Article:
Food and drink
During our visit to Dendermonde, we visited several classrooms to have something to eat, drink and, above all, taste the atmosphere. After all, not only information hunger needs to be satisfied. Do you have another absolute tip where a visit to Dendermonde should be culinary or can you tip the ultimate pub? Then send a message to: email@example.com.
1. In the Poepekas
Bert’s fine nose for the best cafes brought us to this wonderful pub. The flag covers it and you realize yourself in a veritable puppet show with soon to be animated conversations. The visit was followed up the next day at Marionette Theatre Kalleke Step which is inextricably linked to the café.
2. Cafe Tavern ‘t PEIRT
Not to be missed is Cafe Taverne ‘t PEIRT when taking a walk along the “Oude Dender. Unlike the photo suggests, we are there early in the afternoon otherwise we would definitely have had a bite to eat there as well.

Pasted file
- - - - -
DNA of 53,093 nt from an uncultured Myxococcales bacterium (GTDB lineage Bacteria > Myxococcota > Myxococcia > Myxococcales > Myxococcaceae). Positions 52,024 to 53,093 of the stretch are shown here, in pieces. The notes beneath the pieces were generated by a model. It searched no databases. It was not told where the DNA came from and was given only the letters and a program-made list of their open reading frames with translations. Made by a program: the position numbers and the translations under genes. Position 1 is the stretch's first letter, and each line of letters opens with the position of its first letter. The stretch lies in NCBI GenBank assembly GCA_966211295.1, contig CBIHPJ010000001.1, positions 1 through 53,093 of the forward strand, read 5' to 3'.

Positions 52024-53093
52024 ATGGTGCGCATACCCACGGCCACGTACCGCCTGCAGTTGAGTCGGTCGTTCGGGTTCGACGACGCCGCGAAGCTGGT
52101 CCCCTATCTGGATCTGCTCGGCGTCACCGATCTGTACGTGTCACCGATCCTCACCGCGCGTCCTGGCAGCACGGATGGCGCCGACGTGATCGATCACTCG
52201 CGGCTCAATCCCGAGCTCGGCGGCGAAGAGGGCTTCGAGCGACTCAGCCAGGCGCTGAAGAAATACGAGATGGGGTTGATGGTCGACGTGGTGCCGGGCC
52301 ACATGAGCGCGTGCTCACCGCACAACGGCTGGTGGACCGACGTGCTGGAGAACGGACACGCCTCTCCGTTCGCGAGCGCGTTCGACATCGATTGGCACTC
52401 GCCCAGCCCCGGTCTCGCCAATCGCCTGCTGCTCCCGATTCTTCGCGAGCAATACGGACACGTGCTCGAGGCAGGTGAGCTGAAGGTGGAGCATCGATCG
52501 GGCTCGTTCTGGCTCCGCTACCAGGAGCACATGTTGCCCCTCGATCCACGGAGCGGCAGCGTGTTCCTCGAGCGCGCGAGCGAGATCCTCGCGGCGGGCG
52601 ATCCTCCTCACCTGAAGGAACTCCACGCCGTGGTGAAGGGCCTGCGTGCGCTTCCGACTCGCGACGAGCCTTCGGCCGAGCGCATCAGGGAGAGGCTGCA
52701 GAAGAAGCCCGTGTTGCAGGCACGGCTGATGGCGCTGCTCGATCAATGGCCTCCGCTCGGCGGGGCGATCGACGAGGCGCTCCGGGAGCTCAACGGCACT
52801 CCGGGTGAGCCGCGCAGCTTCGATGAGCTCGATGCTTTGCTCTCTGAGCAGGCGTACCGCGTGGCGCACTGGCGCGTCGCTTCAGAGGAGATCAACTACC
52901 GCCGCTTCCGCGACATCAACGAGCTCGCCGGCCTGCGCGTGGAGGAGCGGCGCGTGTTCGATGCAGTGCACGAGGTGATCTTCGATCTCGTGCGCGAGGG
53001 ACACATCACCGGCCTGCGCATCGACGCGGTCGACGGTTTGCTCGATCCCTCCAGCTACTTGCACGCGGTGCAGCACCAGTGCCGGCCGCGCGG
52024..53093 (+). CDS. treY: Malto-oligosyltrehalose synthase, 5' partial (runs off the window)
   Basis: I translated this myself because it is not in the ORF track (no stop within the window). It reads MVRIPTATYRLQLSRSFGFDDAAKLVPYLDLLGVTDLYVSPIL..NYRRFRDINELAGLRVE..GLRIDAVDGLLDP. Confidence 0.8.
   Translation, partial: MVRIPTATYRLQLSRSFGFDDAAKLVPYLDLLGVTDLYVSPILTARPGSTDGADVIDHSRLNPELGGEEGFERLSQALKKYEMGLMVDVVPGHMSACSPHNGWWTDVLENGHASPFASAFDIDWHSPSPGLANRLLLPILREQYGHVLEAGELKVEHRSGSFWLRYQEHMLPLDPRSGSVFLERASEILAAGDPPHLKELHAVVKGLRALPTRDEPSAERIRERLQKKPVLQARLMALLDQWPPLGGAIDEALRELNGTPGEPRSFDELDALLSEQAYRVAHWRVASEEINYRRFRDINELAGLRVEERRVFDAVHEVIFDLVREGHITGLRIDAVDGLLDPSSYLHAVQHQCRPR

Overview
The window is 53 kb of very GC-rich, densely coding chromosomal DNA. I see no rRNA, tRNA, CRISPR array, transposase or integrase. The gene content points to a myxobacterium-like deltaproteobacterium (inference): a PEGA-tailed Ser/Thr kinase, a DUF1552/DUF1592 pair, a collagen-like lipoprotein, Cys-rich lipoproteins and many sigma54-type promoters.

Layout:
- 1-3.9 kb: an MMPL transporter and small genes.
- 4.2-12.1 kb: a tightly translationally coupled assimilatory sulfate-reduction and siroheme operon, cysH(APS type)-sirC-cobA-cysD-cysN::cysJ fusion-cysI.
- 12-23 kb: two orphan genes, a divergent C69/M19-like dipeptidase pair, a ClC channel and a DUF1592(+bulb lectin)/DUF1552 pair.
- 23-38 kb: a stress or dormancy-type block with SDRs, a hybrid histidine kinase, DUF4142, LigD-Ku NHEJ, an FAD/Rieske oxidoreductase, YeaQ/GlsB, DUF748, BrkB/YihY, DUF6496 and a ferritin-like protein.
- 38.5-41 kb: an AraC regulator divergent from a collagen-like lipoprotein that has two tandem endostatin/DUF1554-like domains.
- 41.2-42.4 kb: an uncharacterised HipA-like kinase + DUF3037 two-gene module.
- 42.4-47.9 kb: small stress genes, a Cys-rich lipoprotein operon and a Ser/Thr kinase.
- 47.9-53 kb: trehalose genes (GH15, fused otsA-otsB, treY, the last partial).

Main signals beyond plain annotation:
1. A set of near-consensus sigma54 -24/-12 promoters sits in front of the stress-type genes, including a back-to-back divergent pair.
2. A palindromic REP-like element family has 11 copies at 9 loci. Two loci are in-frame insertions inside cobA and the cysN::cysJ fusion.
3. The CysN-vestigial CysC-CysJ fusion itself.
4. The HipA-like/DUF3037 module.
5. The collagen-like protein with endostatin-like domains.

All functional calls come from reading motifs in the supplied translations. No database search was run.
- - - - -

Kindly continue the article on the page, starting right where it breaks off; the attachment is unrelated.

The three most recent posts
On this page we have collected all the relevant information for visiting this belfry. To keep this up to date, we are constantly on our way to one of the 56 belfries on the Unesco World Heritage List. Below are the latest additions.
Notice of an unexpected visit to theater Kalleke Step in Grembergen during a planned visit to Dendermonde.
Report on the visit to Dendermonde City Hall and the Hollandse Kazerne with the common thread: Ros Carillon
Visit Belfry of Dendermonde 2023 Rein had managed to get in touch with Patrick Segers, the head of the Tourism Department in Dendermonde, and make an appointment to tour the Belfry. Not only was Patrick waiting for us in front of the Belfry and City Hall but he turned...